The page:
Once again, stepping out into the southeast Asian sun in Singapore had me spellbound: This was everything and nothing like I could have ever expected.
Gone were the tuk-tuks crowding the streets, replaced instead by neat rows of tiny sedans and sports-cars. Towering skyscrapers defined the landscape of the entire city-state, making the island feel more like a scene from a jungle-themed Star Wars — a tropical Mos Eisley, if you will — than the Pearl of Asia ever did.
I found myself here in Singapore unexpectedly. My employer of three summers now, the National Student Leadership Conference, had asked me a lightning-fast two weeks prior if I would head up the social media for the International Business program on Yale-NUS’s campus in the Lion City this summer.
I said yes within the hour.
What I found during my 15-day stay has surprised me, challenged me, and caused me to reconsider everything I learned in my four years of undergraduate education.
I guess that’s how the “real world” really does it.
For as much as most of us Bobcats love and appreciate Athens, it is a mostly white, mostly self-contained bubble — a back-to-the-landers kind of utopia.
I grew of age in a town that prides itself on sustainability and self-sufficiency. I learned to love the weekend farmer’s markets, the locally sourced ingredients and businesses in a county that has been largely impoverished for decades. I fell in line with those who speak out against the (many) atrocities present in this world, took lectures from professors who walk the talk they preach, and made myself believe that all the world should live like Athens does.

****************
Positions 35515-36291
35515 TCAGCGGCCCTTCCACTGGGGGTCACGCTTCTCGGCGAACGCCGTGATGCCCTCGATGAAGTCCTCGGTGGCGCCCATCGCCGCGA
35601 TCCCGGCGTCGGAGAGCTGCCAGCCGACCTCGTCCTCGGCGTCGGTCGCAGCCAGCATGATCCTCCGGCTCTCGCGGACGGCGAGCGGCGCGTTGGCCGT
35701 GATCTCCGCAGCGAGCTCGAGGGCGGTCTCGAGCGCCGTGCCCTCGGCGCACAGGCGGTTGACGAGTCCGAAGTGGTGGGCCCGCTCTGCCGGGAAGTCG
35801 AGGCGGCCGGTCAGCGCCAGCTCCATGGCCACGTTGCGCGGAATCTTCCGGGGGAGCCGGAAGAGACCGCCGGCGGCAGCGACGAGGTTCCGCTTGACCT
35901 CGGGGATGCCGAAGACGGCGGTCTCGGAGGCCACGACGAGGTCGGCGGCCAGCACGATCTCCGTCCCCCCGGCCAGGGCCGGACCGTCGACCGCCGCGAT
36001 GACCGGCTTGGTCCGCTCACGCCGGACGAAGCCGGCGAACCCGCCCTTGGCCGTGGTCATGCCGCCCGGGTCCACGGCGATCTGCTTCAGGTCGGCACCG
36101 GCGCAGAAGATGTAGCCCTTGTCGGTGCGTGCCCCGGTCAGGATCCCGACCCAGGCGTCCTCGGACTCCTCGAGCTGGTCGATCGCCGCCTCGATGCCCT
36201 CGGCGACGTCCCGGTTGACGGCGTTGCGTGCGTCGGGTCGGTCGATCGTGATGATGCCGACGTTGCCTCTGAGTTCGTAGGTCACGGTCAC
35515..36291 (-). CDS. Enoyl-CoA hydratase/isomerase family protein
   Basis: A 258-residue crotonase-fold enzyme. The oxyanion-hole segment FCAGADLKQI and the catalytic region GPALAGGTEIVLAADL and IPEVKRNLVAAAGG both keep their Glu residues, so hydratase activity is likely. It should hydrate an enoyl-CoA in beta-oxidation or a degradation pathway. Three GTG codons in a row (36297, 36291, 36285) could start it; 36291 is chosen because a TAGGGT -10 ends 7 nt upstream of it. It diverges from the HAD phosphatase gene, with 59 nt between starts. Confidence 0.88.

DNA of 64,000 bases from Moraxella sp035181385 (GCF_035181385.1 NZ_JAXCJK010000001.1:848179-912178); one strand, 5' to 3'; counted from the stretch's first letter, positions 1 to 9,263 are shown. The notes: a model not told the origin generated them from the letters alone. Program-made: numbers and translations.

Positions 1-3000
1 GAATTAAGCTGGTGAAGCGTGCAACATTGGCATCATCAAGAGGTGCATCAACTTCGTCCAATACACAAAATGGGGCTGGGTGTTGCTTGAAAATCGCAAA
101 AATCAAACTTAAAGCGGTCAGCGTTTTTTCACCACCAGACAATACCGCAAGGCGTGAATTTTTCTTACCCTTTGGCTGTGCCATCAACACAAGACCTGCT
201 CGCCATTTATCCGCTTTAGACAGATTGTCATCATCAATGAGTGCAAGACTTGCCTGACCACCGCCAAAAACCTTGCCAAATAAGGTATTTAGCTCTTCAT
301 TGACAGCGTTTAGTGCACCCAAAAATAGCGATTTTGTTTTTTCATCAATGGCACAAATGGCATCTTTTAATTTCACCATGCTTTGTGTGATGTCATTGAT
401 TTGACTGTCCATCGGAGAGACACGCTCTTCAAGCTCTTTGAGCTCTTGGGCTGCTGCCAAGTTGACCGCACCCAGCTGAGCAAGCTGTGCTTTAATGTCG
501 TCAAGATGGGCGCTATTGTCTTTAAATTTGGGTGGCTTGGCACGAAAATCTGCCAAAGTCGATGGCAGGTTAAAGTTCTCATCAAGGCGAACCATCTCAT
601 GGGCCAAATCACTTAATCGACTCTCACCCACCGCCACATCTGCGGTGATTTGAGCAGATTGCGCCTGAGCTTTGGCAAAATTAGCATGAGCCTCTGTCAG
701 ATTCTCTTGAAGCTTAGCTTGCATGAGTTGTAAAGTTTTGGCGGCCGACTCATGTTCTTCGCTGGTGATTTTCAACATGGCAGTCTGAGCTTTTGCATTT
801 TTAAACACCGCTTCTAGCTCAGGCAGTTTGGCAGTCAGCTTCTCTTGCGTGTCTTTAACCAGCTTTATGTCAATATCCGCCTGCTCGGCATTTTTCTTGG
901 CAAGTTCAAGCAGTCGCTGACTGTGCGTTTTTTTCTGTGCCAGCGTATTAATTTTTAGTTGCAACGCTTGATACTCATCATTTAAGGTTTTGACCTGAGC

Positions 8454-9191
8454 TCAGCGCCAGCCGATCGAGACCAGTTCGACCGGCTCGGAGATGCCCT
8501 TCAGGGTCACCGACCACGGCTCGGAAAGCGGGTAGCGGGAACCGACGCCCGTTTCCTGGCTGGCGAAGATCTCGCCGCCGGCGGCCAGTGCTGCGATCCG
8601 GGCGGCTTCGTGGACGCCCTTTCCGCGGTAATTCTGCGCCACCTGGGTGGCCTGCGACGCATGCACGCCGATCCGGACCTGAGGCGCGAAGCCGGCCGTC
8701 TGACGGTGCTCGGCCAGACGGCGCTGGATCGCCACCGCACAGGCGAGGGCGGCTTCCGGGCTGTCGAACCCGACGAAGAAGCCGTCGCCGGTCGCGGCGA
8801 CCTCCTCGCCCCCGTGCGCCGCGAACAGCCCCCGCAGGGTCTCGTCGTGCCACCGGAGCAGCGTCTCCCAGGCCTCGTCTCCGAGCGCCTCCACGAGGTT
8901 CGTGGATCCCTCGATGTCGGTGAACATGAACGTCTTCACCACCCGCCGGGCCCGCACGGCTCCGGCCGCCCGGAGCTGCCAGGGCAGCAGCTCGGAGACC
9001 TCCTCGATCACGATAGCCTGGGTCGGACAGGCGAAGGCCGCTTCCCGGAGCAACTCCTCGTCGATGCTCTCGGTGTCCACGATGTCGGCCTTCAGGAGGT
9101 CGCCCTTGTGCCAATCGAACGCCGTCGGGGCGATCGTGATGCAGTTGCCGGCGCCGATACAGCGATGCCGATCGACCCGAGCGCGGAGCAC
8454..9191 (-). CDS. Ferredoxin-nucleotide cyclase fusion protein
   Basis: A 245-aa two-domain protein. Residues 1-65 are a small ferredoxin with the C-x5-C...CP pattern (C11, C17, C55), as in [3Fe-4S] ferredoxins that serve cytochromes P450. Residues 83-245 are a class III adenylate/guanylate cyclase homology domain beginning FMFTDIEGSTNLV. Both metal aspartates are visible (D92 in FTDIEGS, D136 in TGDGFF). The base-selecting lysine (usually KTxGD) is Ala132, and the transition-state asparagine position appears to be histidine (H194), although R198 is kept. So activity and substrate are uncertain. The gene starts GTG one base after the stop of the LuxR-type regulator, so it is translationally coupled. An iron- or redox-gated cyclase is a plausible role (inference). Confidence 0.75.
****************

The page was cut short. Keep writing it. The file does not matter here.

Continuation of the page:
But what I found in Singapore was altogether jarring — and very anti-Athens.
A world stage for international trade, this hundreds-years old port city is very much alive — and thriving. I saw a metropolis that has built an oddly tantalizing marketplace for the globe, a beacon for the benefits of globalization.
I saw workers of all shapes, races, and sizes mingle in one square kilometer. I saw epicenters of epic wealth, but I also saw poor living conditions, marginalized migrant workers, and invisible dividing lines.
In short, I saw the creations of capitalism — but in a new light.
Instead of recoiling from the vastness of enterprise, and cringing from the words “international business” like Athens had conditioned me to do, I tried to face squarely the reality that is our world today.
Instead of asking, “How can we turn back the clock?” I started wondering: “Is there a way we can make this reality better, going forward?”
Seeing the world like this — interconnected, open for business, messy and clean, seeking and searching for answers — I couldn’t shake the sense that I had been taught to see the world not as it is, but as a mirage, a shadow of its former self.
Instead of wishing the world to return to an idealized state of its independent past, what if I began to see the world as it really is, and importantly, as it still could be?
Can I begin to acknowledge all of the challenges and disparities, all of the problems with the potentials, and start to create a better world for tomorrow, with the reality that is our today?
Here’s to discovering what part I can play. Stay tuned.